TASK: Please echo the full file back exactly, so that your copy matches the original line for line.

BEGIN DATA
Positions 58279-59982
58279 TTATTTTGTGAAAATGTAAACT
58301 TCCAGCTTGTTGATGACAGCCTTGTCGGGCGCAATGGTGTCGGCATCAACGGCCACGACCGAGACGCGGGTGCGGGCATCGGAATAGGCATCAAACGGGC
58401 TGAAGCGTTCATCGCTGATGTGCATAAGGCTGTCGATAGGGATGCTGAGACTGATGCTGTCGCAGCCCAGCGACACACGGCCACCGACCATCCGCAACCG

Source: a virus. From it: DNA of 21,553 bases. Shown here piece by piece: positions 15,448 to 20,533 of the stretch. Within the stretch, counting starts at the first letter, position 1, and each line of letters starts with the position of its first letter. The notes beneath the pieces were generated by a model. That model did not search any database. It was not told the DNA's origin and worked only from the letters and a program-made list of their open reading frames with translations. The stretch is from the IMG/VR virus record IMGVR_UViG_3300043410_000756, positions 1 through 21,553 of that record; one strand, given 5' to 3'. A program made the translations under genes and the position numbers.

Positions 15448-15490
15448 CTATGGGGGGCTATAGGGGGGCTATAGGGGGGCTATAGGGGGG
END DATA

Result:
Positions 58279-59982
58279 TTATTTTGTGAAAATGTAAACT
58301 TCCAGCTTGTTGATGACAGCCTTGTCGGGCGCAATGGTGTCGGCATCAACGGCCACGACCGAGACGCGGGTGCGGGCATCGGAATAGGCATCAAACGGGC
58401 TGAAGCGTTCATCGCTGATGTGCATAAGGCTGTCGATAGGGATGCTGAGACTGATGCTGTCGCAGCCCAGCGACACACGGCCACCGACCATCCGCAACCG

Source: a virus. From it: DNA of 21,553 bases. Shown here piece by piece: positions 15,448 to 20,533 of the stretch. Within the stretch, counting starts at the first letter, position 1, and each line of letters starts with the position of its first letter. The notes beneath the pieces were generated by a model. That model did not search any database. It was not told the DNA's origin and worked only from the letters and a program-made list of their open reading frames with translations. The stretch is from the IMG/VR virus record IMGVR_UViG_3300043410_000756, positions 1 through 21,553 of that record; one strand, given 5' to 3'. A program made the translations under genes and the position numbers.

Positions 15448-15490
15448 CTATGGGGGGCTATAGGGGGGCTATAGGGGGGCTATAGGGGGG